Psychology Degree Basics: Where Do I Start?

Psychology degree bascis

You’ve made the decision; it’s time to go to get your psychology degree. But how to begin? How do you choose where to learn psychology? Can you have a career in psychology? If you need the answer to all these questions and more, we’re here to help. Below you’ll find the Who, Why, What, Where and How of your psychology degree–all the psychology degree basics.


You, of course, that’s who. Take some time to consider things. What do you do well when it comes to school? Are you a social butterfly or a bookworm? Do you enjoy the classroom, or do you prefer hanging out online? What is important to you? What gave you trouble in school—writing papers, taking notes, or showing up to class prepared?

Since you’ve chosen a specific area of study and know that you want a career in psychology, you need to ask yourself some additional questions. What do you want out of a psychology degree? Do you have a specialty in mind? What are your long term educational and career goals? Is this the right place to start to get you on track for your preferred future?

All of these are important factors to consider before moving forward. A good exercise is to sit down and write down answers to the questions above. College is challenging, and knowing your strengths and weaknesses before you go in is key. Take the time to really dig deep and understand yourself before taking the next step.


This is important: WHY do you want to earn a degree in psychology? Are you fulfilling a life-long dream, or simply following the expectations of your parents or friends? Are you hoping for a lucrative career and college is the next step down that path? Whatever your reason, if you are doing it for yourself and the dreams you hold for your life, you are more likely to succeed.


Psychology is an incredibly diverse field, and your degree can lead you to a future as a therapist, or do you plan to use your psychology degree as a stepping-stone to other things such as criminal justice, business, or advertising?

If you aren’t sure, well, let’s start with your interests. What types of things excite you? What types of jobs or careers appeal to you? Don’t feel restricted by the expectations of others—let your hopes and dreams soar when considering these ideas. Have you done all your psychology degree research?

Now, let’s look at your abilities. What are your strengths? What are your weaknesses? What kind of skills do you have? Look at the courses you took in high school. What were your best subjects? Is there a pattern there? What kinds of extracurricular activities did you participate in while in high school? What kinds of things did you learn from part-time or summer jobs?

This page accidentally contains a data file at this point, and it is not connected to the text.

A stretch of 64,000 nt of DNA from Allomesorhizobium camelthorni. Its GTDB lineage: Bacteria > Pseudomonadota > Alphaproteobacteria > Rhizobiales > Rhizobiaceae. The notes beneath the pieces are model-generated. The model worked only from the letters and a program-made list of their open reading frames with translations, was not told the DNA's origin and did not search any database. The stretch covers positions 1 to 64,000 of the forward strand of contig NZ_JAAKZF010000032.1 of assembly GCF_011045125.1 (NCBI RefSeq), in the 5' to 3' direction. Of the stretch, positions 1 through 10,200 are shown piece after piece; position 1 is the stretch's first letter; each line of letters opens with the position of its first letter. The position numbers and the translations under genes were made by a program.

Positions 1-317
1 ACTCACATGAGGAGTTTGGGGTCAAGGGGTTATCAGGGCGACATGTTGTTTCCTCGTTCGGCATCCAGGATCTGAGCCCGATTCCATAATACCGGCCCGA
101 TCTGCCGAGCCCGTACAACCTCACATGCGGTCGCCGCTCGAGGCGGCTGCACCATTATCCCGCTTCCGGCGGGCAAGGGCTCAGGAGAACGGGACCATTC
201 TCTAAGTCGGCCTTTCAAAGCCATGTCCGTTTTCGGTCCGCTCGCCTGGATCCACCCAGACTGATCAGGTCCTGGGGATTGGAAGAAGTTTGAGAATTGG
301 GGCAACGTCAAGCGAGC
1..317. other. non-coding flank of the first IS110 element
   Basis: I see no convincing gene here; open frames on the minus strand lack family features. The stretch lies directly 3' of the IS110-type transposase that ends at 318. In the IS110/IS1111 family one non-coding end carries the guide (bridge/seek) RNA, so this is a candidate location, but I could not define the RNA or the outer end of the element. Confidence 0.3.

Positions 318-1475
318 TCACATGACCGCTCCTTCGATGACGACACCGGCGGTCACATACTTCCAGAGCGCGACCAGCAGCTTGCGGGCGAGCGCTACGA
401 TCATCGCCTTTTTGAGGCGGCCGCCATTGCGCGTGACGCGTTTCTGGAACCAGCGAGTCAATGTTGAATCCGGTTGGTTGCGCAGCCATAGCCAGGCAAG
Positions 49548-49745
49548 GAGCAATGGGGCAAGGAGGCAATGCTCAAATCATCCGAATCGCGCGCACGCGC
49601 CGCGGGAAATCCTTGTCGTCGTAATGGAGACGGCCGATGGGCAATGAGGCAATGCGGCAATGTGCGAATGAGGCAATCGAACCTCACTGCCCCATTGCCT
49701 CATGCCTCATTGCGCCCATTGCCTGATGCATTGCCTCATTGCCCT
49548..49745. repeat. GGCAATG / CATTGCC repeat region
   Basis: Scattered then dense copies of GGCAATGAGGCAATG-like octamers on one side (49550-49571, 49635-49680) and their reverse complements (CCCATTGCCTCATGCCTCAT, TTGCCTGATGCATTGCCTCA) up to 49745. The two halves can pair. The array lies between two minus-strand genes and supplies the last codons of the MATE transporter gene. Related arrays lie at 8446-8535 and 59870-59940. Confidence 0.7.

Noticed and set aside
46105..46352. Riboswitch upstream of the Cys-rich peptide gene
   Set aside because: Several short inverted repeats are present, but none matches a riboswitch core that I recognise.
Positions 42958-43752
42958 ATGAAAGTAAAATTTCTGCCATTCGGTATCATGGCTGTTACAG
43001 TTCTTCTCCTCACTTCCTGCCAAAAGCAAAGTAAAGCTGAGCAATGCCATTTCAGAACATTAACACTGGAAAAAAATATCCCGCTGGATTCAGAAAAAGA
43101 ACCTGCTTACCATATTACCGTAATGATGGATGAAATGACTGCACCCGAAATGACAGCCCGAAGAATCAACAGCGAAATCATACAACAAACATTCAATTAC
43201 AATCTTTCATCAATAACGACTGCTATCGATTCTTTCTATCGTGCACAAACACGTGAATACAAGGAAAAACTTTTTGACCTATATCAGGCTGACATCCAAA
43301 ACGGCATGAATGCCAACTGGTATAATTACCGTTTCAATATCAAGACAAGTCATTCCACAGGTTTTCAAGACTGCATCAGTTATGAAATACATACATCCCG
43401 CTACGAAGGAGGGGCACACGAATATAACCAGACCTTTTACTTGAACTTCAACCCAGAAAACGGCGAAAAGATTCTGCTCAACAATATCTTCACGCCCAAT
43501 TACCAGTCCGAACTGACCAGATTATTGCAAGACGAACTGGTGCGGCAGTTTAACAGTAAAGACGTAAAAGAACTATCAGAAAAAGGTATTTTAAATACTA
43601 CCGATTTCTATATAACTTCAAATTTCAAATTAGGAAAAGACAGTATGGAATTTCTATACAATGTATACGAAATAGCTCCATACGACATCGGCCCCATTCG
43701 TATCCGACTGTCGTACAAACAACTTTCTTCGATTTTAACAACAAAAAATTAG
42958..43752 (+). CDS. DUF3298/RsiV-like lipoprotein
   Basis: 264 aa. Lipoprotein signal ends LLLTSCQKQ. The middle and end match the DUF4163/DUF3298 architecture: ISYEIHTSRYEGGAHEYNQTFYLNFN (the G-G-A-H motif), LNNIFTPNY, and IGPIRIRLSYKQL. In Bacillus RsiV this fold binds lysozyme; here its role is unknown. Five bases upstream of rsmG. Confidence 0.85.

The next step is to examine what you value in work. Do you value helping society? Do you like working under pressure? Are you interested in a specific group affiliation? What about stability, security, status, pacing, working alone or with groups, or having a positive impact on other people?

Now, the reality check. You need to honestly evaluate your options. Do you really want to help people, but are uncomfortable with the mentally ill? Do you want to work as a therapist—which requires an advanced degree—but you have no desire to go to graduate school? None of these things should stop you, necessarily, but it is still important to face these obstacles and be realistic about whether you can get around them. If you want a career in psychology, you need to think about all of these questions first.

Finally, based on all your psychology degree research and self-assessment, you should now have a better idea of the careers you are not interested in pursuing, and you will know how a degree in psychology will help you.


This question is just as important but much more practical. Do you want to stay close to home, or are you eager to explore other places? Although nearly every college and university offers a psychology major, is there a preferred college or university that will help you get where you want to go? Do you want a place where you can live on campus, or would you rather live off-site?

The first step, of course, is to find out the best college for your psychology specialty. Then you can check out the best local options as well as visit other locations. What college offers the courses you want at the times you want them? When visiting a college, be sure to check out the surrounding neighborhoods and the services they offer. After all, if you are going to spend a lot of time in that area, you will need more than just what the college offers—after all, you’ll need to eat and shop!

Secondly, you should spend some time researching how the college assists its graduates. Does it have a strong career center? How about their job placement office? Once you’ve graduated you’ll need some assistance taking that next step. Check out how your college will help you.

Once you have all this information, you will know which college is the best place for you.


Ah, how may seem like the biggest question. How will I get in? How will I pay for my psychology degree? How will I manage to work while going to school?

Luckily, in this day and age there are as many diverse options for earning your degree as there are students. You can go to school part-time and keep that good job. You can go to school online, part-time, full-time, or for just some of your courses.

Financial aid is readily available to anyone who needs it, making a college degree a reality for everyone. The admissions counselors at the college you choose can help you navigate the paperwork required and provide guidance on both financial aid and your course load.

To earn that psychology degree, all it takes is you making the commitment and taking that first step. Good luck, and good learning!